“In The Expressive Fallacy, Hal Foster demonstrates expressionism to be just another fabrication. “(E)xpressionism is a paradox: a type of representation that asserts presence – of the artist, of the real. This presence is by proxy only (the expressive marks of the artist, the indexical traces of the hand), and yet it is easy to fall into the fallacy: for example, we commonly say an expressionist like Kandinsky ‘broke through’ representation, when in fact he replaced (or superimposed) one form with another – a representation oriented not to reality (the coded, realist outer world) but to expression (the coded, symbolist inner world). After all, formlessness does not dissolve convention or suspend mediation; as the expressionist trope for feeling, it is a rhetorical form too.”

As examples of the artistic reaction against expressionism, Foster details a succession of painters beginning with Jasper Johns (Target with Plaster Casts) in 1955, to Roy Lichtenstein (his brushstroke paintings), and, more recently, Gerhard Richter. In other art media, self-expression acts primarily as a conceit to work against. As we draw closer to contemporary times, artwork in form and concerns move closer to design, and, ?nally, art must coexist with design to have import. Foster cites Jenny Holzer and Peter Nadin’s artist book Eating Friends, which “debunks” expression with a literal obsession with “inner life”: texts and images (the stuff graphic design is made of), focusing on internal organs.”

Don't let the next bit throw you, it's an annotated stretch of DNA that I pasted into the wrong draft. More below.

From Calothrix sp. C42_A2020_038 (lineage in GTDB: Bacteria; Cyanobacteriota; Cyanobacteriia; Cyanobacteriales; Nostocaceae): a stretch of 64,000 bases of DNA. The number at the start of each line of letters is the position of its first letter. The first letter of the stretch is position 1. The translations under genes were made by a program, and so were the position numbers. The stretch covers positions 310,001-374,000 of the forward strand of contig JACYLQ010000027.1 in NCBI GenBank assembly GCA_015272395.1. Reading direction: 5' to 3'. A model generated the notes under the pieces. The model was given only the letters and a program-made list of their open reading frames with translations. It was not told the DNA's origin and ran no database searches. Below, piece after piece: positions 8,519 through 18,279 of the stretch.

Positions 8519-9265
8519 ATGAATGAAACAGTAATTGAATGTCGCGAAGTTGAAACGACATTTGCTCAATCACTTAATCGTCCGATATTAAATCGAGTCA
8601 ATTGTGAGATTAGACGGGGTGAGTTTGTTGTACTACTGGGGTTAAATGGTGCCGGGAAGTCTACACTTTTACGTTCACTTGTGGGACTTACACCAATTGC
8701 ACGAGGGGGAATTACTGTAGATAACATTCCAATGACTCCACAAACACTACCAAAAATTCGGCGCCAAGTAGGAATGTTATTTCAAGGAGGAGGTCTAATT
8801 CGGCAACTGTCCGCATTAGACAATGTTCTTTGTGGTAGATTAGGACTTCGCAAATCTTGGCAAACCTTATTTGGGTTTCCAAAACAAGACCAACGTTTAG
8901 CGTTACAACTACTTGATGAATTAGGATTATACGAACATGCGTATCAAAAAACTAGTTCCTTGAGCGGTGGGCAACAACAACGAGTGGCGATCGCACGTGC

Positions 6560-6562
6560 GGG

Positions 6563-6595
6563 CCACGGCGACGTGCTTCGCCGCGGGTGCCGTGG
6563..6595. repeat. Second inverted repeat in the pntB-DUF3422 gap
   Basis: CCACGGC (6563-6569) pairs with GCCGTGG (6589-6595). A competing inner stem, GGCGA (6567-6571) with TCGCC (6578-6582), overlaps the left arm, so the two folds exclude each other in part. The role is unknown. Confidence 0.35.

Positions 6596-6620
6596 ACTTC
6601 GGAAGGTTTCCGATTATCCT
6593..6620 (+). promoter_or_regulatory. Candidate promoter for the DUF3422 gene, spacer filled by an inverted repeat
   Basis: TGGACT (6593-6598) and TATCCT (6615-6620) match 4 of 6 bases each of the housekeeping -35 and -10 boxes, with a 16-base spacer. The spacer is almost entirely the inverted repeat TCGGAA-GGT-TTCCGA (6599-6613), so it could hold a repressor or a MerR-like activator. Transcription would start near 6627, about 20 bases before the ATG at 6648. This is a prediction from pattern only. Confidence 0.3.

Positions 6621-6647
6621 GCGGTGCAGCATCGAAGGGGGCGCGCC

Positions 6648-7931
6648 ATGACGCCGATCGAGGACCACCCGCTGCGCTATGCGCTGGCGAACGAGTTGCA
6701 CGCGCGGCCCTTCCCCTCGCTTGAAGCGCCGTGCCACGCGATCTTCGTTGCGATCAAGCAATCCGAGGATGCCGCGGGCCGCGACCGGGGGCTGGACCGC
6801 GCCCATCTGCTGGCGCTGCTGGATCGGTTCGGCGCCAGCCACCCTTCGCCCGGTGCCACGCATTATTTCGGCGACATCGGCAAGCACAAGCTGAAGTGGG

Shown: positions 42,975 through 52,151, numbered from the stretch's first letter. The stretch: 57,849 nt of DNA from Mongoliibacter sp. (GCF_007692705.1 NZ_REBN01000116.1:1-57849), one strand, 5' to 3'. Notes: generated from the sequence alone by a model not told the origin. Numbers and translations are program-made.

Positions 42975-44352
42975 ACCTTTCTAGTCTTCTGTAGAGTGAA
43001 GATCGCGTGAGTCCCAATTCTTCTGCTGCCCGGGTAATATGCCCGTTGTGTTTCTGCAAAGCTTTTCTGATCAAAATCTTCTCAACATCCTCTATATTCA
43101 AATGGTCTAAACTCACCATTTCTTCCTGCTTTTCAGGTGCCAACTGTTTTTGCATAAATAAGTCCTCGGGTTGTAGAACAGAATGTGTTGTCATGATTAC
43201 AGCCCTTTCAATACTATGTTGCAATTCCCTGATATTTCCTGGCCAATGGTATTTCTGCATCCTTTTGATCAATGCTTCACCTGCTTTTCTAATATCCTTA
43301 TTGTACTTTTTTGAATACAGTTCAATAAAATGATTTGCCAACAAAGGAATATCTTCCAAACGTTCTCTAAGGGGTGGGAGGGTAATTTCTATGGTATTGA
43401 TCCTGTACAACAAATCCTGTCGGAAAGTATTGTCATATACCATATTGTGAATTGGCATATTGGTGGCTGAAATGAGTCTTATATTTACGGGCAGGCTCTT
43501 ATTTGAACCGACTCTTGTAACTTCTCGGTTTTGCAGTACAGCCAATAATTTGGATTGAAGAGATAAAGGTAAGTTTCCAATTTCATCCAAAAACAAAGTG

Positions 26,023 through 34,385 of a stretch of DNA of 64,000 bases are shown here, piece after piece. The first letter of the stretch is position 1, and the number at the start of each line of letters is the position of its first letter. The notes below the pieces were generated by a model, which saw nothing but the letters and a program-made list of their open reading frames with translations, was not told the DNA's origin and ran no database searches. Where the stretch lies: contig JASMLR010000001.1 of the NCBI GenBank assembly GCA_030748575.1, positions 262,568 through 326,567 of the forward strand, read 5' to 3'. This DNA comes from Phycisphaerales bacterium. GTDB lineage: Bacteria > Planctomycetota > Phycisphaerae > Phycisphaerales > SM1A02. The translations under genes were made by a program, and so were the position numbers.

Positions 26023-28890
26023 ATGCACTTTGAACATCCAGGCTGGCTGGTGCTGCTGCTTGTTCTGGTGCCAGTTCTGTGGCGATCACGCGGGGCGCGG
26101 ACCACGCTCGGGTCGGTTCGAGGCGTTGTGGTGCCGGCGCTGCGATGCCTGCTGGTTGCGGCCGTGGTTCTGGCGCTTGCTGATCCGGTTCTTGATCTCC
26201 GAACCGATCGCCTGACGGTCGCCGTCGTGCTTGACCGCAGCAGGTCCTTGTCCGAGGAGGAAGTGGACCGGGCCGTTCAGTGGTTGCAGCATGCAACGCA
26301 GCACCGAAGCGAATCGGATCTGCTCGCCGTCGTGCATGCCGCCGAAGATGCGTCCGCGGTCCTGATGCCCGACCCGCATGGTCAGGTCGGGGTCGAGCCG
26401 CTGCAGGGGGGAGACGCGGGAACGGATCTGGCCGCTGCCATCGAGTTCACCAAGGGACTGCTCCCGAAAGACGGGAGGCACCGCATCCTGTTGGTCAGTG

~ by freeestyle on May 8, 2010.

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